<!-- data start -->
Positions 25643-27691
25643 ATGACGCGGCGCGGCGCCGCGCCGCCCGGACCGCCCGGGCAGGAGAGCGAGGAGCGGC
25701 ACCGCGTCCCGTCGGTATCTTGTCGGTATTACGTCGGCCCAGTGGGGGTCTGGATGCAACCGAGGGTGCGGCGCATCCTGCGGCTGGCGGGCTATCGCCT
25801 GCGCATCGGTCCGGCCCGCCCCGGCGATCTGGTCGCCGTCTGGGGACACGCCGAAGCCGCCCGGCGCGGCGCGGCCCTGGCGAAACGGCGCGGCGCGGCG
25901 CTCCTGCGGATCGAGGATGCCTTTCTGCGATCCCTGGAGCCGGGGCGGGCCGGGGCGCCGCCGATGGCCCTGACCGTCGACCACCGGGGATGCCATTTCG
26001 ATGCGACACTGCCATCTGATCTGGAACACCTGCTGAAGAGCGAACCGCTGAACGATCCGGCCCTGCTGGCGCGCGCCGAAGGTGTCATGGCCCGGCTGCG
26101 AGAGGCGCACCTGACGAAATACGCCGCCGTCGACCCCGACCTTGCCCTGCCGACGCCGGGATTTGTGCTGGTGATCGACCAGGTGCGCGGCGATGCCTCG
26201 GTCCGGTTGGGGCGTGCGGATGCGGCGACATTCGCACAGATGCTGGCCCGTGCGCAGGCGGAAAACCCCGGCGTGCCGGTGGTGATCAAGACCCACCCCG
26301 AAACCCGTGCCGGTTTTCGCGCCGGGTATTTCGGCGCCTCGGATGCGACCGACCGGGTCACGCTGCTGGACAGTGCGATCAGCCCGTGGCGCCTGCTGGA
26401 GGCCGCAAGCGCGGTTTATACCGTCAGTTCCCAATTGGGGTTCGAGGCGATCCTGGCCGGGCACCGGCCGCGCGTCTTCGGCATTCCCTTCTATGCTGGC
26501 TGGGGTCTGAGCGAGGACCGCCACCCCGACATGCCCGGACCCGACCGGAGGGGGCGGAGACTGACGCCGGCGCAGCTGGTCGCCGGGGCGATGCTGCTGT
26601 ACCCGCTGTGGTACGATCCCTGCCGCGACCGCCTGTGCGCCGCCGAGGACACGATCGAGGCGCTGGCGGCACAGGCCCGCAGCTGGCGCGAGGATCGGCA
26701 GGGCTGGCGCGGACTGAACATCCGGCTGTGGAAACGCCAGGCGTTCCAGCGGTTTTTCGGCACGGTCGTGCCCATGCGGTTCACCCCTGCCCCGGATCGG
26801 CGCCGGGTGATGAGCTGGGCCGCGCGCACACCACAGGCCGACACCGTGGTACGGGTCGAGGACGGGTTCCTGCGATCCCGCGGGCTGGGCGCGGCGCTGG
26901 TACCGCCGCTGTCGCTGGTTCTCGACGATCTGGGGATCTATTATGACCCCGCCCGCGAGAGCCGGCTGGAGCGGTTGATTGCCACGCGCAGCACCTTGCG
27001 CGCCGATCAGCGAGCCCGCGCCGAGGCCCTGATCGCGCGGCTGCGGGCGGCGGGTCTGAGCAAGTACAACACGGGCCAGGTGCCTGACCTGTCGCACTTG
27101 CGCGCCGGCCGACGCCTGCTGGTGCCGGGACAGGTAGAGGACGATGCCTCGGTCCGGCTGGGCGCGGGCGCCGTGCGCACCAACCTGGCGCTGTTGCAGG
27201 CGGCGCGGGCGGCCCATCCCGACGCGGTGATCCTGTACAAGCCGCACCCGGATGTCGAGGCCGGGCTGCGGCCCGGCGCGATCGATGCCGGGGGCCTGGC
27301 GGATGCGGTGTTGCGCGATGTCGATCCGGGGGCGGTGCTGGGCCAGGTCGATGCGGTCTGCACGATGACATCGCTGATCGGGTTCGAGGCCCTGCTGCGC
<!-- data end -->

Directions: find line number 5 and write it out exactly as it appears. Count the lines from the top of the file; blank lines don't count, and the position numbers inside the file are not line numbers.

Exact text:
25901 CTCCTGCGGATCGAGGATGCCTTTCTGCGATCCCTGGAGCCGGGGCGGGCCGGGGCGCCGCCGATGGCCCTGACCGTCGACCACCGGGGATGCCATTTCG